Methods: Pooled human PBMCs and MSCs were co-cultured at different MSC:PBMC ratios and harvested from 0 to 120 h, with and without phytohaemagglutin A (PHA) stimulation. Proliferation of adherent MSCs and non-adherent PBMCs was assessed by quantitation of ATP levels. PBMC surface marker expression was analyzed by flow cytometry. Indoleamine 2,3-dioxygenase (IDO) activity was determined by kynurenine assay and IDO mRNA by RT-PCR. Cytokine release was measured by ELISA. Immunofluorescent microscopy detected MSC, PBMC, monocyte (CD14+) and apoptotic events.

Results: PBMC proliferation in response to PHA gave a robust ATP signal by 72 h, which was suppressed by co-culture with densely plated MSCs. Very low level MSC seeding densities relative to PBMC number reproducibly stimulated PBMC proliferation. The CD4+/CD3+ population significantly decreased over time while the CD8+/CD3+ population significantly increased. No change in CD4+/CD8+ ratio is seen with high density MSC co-culture; very low density MSCs augment the changes seen in PHA stimulated PBMCs alone. IDO activity in MSCs co-cultured with PBMCs correlated with PBMC suppression. MSCs increased the secretion of IL-10 and IL-6 from stimulated co-cultures and decreased TNF-α secretion. In stimulated co-culture, low density MSCs decreased in number; fluorescence immunomicroscopy detected association of PBMC with MSC and phosphatidyl serine externalization in both cell populations.

Conclusions: A bidirectional interaction between MSCs and PBMCs occurs during co-culture. High numbers of MSCs inhibit PHA-stimulated PBMC proliferation and the PBMC response to stimulation; low numbers of MSCs augment these responses. Low density MSCs are susceptible to attrition, apparently by PBMC-induced apoptosis. These results may have direct application when considering therapeutic dosing of patients; low MSC doses may have unintended detrimental consequences.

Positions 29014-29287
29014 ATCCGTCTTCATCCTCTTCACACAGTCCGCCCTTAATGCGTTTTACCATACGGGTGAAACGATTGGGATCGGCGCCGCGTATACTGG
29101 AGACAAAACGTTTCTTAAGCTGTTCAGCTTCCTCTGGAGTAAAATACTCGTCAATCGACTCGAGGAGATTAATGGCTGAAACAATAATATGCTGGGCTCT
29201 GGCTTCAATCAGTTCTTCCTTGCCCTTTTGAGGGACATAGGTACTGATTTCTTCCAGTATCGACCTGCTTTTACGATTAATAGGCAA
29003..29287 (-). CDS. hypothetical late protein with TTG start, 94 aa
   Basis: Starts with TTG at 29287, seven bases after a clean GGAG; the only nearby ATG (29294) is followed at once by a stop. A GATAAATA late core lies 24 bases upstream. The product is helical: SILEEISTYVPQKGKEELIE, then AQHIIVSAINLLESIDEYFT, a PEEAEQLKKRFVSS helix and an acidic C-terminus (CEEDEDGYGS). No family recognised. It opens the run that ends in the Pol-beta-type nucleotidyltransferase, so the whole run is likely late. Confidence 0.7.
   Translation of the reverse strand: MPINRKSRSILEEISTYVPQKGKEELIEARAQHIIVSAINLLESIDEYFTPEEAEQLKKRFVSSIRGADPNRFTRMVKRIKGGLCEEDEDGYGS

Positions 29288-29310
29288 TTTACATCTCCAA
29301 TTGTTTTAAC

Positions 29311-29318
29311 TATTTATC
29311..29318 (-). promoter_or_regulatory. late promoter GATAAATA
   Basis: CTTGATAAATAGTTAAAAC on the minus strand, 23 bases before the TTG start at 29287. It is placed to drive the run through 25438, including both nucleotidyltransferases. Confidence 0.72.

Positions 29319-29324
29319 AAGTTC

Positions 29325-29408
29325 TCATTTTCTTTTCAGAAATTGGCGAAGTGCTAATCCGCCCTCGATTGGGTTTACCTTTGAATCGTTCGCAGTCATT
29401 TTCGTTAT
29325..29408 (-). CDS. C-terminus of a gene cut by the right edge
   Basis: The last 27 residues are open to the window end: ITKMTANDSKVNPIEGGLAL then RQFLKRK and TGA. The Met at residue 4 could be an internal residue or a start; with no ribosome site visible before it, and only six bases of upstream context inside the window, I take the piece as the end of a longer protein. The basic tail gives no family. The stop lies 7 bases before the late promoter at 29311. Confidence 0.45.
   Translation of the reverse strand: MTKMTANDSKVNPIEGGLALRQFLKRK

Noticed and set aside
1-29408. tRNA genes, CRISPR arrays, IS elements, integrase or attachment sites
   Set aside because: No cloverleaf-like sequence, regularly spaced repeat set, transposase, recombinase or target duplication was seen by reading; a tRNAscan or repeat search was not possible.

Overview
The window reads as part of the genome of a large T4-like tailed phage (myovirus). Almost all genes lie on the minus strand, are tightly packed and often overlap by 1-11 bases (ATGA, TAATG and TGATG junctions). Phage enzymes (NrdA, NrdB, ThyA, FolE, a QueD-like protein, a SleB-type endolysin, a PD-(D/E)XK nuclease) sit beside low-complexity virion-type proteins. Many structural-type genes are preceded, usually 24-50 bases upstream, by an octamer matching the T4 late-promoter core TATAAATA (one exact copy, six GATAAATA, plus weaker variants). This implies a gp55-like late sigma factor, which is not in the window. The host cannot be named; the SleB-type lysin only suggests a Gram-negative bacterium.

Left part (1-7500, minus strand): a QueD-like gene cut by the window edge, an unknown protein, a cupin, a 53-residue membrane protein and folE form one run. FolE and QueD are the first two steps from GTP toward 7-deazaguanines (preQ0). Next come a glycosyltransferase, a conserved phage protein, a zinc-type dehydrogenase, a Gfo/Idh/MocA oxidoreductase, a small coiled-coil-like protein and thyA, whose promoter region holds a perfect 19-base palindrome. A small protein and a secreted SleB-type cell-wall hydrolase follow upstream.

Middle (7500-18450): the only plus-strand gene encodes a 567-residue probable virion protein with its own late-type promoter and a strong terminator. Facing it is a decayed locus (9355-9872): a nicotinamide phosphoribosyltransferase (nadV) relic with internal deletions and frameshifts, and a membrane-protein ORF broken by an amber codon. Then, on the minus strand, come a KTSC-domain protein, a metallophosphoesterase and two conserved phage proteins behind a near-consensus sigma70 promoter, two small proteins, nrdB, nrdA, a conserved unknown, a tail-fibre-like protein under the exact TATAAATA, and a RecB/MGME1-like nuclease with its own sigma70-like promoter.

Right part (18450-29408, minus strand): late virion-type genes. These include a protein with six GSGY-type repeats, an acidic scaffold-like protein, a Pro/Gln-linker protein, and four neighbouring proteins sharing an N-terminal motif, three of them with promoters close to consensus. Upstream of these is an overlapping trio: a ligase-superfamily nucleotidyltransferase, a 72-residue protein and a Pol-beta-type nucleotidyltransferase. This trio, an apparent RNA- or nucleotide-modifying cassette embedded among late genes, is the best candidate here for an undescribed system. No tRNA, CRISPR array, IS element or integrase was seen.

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http://dx.doi.org/10.1016/j.jim.2021.113000DOI Listing
May 2021

Use of Specialized Pro-Resolving Mediators to Alleviate Cold Platelet Storage Lesion.

Transfusion 2020 06 1;60 Suppl 3:S112-S118. Epub 2020 Jun 1.

Coagulation and Blood Research Program, U.S. Army Institute of Surgical Research, Fort Sam Houston, Texas, USA.

Background: Cold-stored platelets are an attractive option for treatment of actively bleeding patients due to a reduced risk of septic complications and preserved hemostatic function compared to conventional room temperature-stored platelets. However, refrigeration causes increased platelet activation and aggregate formation. Specialized pro-resolving mediators (SPMs), cell signaling mediators biosynthesized from essential fatty acids, have been shown to modulate platelet function and activation. In this study, we sought to determine if SPMs could be used to inhibit cold-stored platelet activation.

Methods: Platelets were collected from healthy donors (n = 4-7) and treated with SPMs (resolvin E1 [RvE1], maresin 1 [MaR1], and resolvin D2 [RvD2]) or vehicle (VEH; 0.1% EtOH). Platelets were stored without agitation in the cold and assayed on Days 0 and 7 of storage for platelet activation levels using flow cytometry, platelet count, aggregation response using impedance aggregometry, and nucleotide content using mass spectrometry.

Results: Compared to VEH, SPM treatment inhibited GPIb shedding (all compounds), significantly reduced both PS exposure and activation of GPIIb/IIIa receptor (RvD2, MaR1), and preserved aggregation response to TRAP (RvD2, MaR1) after 7 days of storage. Similar to untreated cold-stored platelets, SPM-treated samples did not preserve platelet counts or block the release of P-Selectin. Nucleotide content was unaffected by SPM treatment in cold-stored platelets.

Conclusions: SPM treatment, particularly Mar1 and RvD2, led to reduced platelet activation and preserved platelet function after 7 days of storage in the cold. Future work is warranted to better elucidate the mechanism of action of SPMs on cold platelet function and activation.
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http://dx.doi.org/10.1111/trf.15750DOI Listing